US applies FDPR rule to Chinese language consumers of AI and supercomputing chips

The Biden administration is preparing new rules aimed at curbing China’s advanced computing and chip manufacturing capabilities — the US administration’s most significant effort to curb China’s development of technologies critical to its military advance.

The rules, due to be announced as early as this week, will be broader than a draconian export control previously applied to Chinese tech giant Huawei.

Application of the so-called foreign direct products rule will prevent companies around the world from selling certain advanced computer chips to Chinese buyers without a US government license if the companies use American technology to manufacture the chips, according to several people who are aware of the problem Measure, who spoke on condition of anonymity to discuss the yet-to-be-announced plans, was informed.

The rule would apply to semiconductor chips used in supercomputers and certain artificial intelligence applications.

Such advanced computer systems can be used to develop nuclear weapons, hypersonic missiles and anti-missile defense systems, officials said. A loss of US leadership here would “seriously endanger national security” and “undermine profitable parts of the US economy,” according to a 2016 report by the National Security Agency and Department of Energy.

The Foreign Direct Products rule is a particularly severe trade measure because the rule imposes restrictions not only on chipmakers in the United States, but on any company or factory in the world that relies on American equipment or software to make chips. There is hardly a semiconductor on the planet today that has not been manufactured with American tools or developed with software that originated in the United States.

The government also wants to limit exports to China of chip-making tools used by Chinese companies such as the country’s leading memory chip maker, YMTC, and China’s top processor maker, SMIC. If implemented as currently planned, the rule would cut off access to American manufacturing and design tools for chips measuring 14 nanometers or smaller.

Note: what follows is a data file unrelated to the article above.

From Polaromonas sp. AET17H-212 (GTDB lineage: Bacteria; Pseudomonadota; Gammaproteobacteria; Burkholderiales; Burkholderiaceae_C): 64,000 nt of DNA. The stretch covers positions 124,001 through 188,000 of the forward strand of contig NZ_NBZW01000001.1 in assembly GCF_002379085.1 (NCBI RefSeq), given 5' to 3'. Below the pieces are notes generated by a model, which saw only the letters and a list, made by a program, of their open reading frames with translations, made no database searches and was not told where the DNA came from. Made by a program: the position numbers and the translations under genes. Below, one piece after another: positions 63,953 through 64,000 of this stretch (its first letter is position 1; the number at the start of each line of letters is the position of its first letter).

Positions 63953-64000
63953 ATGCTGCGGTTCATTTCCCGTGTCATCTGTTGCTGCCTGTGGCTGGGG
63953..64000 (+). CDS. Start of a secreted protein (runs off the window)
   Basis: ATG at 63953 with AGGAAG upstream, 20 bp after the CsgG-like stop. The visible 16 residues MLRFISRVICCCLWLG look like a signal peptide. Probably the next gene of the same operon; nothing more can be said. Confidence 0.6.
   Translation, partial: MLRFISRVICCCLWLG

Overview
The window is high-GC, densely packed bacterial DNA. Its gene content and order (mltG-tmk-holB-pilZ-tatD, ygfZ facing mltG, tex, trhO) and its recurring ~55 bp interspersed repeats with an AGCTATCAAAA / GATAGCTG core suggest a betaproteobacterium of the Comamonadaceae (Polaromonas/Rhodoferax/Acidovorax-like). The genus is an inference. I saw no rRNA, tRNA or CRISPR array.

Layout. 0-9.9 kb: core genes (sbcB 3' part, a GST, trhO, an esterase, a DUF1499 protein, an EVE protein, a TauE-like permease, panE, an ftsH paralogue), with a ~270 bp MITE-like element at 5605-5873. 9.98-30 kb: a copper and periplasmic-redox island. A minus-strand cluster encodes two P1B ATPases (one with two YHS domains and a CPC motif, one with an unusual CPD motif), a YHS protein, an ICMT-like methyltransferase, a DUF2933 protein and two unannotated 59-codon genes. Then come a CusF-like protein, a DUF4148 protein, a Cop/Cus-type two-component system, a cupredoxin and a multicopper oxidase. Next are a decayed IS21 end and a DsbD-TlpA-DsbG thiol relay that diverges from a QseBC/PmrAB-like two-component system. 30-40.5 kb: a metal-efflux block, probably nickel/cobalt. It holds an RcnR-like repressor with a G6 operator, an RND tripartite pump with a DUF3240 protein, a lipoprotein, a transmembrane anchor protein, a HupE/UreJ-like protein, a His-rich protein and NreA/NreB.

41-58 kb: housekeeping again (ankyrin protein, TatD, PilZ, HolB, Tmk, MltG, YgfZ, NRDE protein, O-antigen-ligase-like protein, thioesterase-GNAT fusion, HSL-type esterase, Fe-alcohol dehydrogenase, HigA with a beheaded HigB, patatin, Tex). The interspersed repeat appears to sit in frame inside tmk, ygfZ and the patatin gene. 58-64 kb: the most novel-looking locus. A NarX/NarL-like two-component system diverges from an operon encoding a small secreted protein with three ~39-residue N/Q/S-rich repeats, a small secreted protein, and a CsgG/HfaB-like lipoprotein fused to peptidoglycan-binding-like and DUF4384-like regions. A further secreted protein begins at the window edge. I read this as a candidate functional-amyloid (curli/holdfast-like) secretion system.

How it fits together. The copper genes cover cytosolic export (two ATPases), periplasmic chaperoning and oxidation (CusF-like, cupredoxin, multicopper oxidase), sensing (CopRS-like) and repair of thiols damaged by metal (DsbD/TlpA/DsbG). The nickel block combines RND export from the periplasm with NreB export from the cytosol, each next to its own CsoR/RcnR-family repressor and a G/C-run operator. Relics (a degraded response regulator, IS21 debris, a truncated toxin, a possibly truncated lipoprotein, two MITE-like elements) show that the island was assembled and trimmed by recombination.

“What they’re doing is a clear departure from 30 years of politics,” said Eric Sayers, executive director of Beacon Global Strategies, a national security consultancy. “It’s a form of technology containment. Not just to stay ahead of China, but to hamper their ability to try to catch up with us.”

Restrictions on China’s biggest chipmakers could have a significant impact, said Dan Wang, a technology analyst at Shanghai-based research firm Gavekal Dragonomics. “You would harm these companies and their customers, which include leading Chinese electronics manufacturers and internet platforms,” ​​he said.

The Biden administration also plans to add more Chinese organizations to an export blacklist called Entity List.

The White House and the Commerce Department declined to comment.

Reuters had previously reported on some of these measures.

A host of Chinese companies using high-end AI chips made with American tools or designs are likely to be affected by this rule, analysts said.

Some U.S. chipmakers and manufacturing equipment vendors have said publicly in recent weeks that they have received government notifications about the new restrictions, including device makers Lam Research, KLA Corp. and Applied Materials as well as the chip manufacturers Nvidia and AMD.

The government has signaled its intention to use more of its powers to curb Beijing’s efforts to use technology to gain global military and economic advantage.

“On export controls, we need to rethink the longstanding premise of maintaining ‘relative’ advantages over competitors in certain key technologies,” National Security Advisor Jake Sullivan said last month in a speech alluding to China.

The approach of being just “a few generations ahead” is no longer tenable, he said.

When the United States used the Foreign Direct Product Rule (FDPR) to withhold chips from Huawei, it paralyzed Huawei’s production and sales.

After Russia invaded Ukraine, the United States also used the FDPR to block companies from selling certain semiconductors to buyers in Russia, a ban US officials say is hurting the Russian military.

An industry leader, who was not authorized to speak for the record, said the new rules and the government’s general concerns about China are making it increasingly “really difficult” to do business there.

“We heard from the administration that they want us to find customers outside of China,” the executive said.

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